The Kremlin has said it is concerned about a report by Russia’s Defense Ministry that a US spy plane was in control of a drone attack on Russia’s Khmeimim Airbase in Syria in January.
Kremlin spokesman Dmitry Peskov made clear that the military has analyzed all available data and has drawn the necessary conclusions before saying that the drone attack on the Russian airbase was directed from a US P-8 Poseidon surveillance plane.
“This is undoubtedly a very alarming report,” he noted.
All further details will be provided by the Defense Ministry. But President Vladimir Putin may raise the issue with his US counterpart Donald Trump when the opportunity arises.
The Kremlin’s response comes after Colonel General Alexander Fomin, the deputy defense minister, had reportedly addressed the January drone attack during the Beijing Xiangshan Forum, a high-profile conference on defense and security.
According to the top defense military official, 13 unmanned aerial vehicles (UAVs) had approached Russia’s Khmeimim base at the time when the Poseidon plane was traversing skies over the Mediterranean. When Russian electronic countermeasures were turned on at Khmeimim, the drones continued their flying mission in manual mode.
He said the drones were not manned “by some peasant,” they were flown from “a standard, well-equipped P-8 Poseidon,” which had manual control over the UAVs in question.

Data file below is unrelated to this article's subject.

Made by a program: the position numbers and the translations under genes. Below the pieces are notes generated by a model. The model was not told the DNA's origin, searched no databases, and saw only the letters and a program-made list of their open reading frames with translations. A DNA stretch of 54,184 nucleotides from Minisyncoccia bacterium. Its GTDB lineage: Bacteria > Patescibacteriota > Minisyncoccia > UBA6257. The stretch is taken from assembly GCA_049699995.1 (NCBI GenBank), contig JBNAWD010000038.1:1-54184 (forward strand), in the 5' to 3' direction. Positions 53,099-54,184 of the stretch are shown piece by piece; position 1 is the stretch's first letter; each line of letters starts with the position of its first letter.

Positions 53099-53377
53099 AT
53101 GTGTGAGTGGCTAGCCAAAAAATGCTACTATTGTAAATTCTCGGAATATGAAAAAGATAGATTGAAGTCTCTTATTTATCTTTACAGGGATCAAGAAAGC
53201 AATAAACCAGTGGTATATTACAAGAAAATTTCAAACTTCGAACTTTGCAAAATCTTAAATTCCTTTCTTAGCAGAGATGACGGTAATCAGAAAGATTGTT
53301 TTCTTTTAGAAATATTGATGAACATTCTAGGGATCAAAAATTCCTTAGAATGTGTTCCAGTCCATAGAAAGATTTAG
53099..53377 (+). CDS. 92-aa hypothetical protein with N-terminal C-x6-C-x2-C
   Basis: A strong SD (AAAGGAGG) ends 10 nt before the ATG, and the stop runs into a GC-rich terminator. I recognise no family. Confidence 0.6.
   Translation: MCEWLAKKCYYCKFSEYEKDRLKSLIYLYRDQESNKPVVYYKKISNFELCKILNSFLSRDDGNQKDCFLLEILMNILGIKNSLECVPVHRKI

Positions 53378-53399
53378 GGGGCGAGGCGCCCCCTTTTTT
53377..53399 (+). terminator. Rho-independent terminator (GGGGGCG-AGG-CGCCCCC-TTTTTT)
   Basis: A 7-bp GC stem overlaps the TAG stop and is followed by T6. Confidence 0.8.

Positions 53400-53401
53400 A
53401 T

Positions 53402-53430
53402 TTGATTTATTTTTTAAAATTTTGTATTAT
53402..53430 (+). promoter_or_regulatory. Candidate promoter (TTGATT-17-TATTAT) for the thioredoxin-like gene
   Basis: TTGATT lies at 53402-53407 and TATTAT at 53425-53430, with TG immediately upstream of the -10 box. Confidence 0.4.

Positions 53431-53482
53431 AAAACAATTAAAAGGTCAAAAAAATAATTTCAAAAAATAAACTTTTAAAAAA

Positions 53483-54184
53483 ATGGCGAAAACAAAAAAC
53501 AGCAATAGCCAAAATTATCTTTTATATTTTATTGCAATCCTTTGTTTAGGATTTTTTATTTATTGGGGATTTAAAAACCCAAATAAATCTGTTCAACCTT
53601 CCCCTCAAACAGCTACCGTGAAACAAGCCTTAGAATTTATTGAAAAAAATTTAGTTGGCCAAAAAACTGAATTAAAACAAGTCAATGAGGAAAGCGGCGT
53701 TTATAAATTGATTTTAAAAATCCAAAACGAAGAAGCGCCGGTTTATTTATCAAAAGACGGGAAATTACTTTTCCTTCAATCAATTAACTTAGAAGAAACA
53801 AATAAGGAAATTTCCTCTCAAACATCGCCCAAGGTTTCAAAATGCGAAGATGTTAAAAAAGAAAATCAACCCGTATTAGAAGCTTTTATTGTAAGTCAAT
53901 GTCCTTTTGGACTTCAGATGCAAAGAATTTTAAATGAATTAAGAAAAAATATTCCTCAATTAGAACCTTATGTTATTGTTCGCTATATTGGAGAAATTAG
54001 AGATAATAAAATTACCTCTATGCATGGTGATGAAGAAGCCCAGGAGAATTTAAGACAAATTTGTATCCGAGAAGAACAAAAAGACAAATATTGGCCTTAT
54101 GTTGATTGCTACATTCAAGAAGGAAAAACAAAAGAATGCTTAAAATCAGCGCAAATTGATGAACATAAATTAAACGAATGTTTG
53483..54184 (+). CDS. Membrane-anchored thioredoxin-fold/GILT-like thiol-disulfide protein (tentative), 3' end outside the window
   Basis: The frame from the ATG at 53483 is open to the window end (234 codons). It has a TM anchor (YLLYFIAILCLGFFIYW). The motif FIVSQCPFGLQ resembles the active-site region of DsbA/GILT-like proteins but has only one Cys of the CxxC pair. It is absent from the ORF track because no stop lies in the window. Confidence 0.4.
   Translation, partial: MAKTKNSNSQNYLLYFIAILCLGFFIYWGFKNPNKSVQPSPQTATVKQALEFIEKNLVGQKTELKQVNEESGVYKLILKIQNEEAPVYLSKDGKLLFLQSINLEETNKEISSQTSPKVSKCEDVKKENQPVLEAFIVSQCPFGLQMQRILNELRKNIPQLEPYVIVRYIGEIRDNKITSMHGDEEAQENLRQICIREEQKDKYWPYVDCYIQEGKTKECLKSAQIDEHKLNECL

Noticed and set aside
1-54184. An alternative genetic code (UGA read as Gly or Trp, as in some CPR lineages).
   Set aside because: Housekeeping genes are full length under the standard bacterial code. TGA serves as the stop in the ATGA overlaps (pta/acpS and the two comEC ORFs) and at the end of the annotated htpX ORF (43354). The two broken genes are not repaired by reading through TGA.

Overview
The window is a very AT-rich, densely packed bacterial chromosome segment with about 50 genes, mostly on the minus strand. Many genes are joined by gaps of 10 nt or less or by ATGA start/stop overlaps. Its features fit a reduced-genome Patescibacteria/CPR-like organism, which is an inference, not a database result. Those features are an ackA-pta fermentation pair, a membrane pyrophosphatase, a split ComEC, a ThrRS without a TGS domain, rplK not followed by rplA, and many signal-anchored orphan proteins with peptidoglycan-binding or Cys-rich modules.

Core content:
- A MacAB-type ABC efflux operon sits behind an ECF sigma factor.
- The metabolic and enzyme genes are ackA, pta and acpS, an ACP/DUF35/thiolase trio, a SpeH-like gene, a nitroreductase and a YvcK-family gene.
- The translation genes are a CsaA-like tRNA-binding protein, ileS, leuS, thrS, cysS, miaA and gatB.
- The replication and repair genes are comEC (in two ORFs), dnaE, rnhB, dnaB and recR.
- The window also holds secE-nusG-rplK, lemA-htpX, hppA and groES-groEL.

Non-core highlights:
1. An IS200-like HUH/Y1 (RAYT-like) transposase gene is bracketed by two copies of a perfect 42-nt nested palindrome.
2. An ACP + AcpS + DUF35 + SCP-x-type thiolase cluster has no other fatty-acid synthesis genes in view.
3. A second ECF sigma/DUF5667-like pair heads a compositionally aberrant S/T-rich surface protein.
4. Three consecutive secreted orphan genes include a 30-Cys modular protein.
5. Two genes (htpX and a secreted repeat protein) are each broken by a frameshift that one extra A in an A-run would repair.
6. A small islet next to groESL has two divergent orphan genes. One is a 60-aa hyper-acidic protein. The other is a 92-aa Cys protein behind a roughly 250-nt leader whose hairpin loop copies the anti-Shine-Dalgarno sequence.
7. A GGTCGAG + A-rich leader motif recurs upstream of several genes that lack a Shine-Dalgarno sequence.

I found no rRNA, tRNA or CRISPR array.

When these drones came across Russia’s electronic warfare measures, they pulled back from the kill zone and began receiving some commands via satellite communications, General Fomin explained. Someone, he said, “guided the UAVs to the so-called holes [in Russian defenses],” which they utilized before being downed by Khmeimim’s surface-to-air missiles.
The incident occurred overnight on January 8, involving 10 UAVs targeting Khmeimim itself. Three more drones attempted a strike on the Russian naval facility at the Syrian port city of Tartus. All 13 craft were then engaged by the Pantsir-S1 air-defense system.
Three enemy drones, overridden by the Russian electronic warfare team, landed intact outside Khmeimim and were later inspected by the military. It was the first time that Syrian militants had used remote-controlled top-notch weaponry in the war. The Defense Ministry said the drones had been acquired “only from a country possessing state-of-the-art technologies.”
The Pentagon tried to rebut the Russian allegations at the time, with spokesman Adrian Rankin-Galloway claiming “those devices and technologies can easily be obtained in the open market.”
The January attack was not the only one of its kind. Russian air defenses at Khmeimim have dealt with intruder UAVs on numerous occasions throughout this summer. No drone managed to get close to the facility.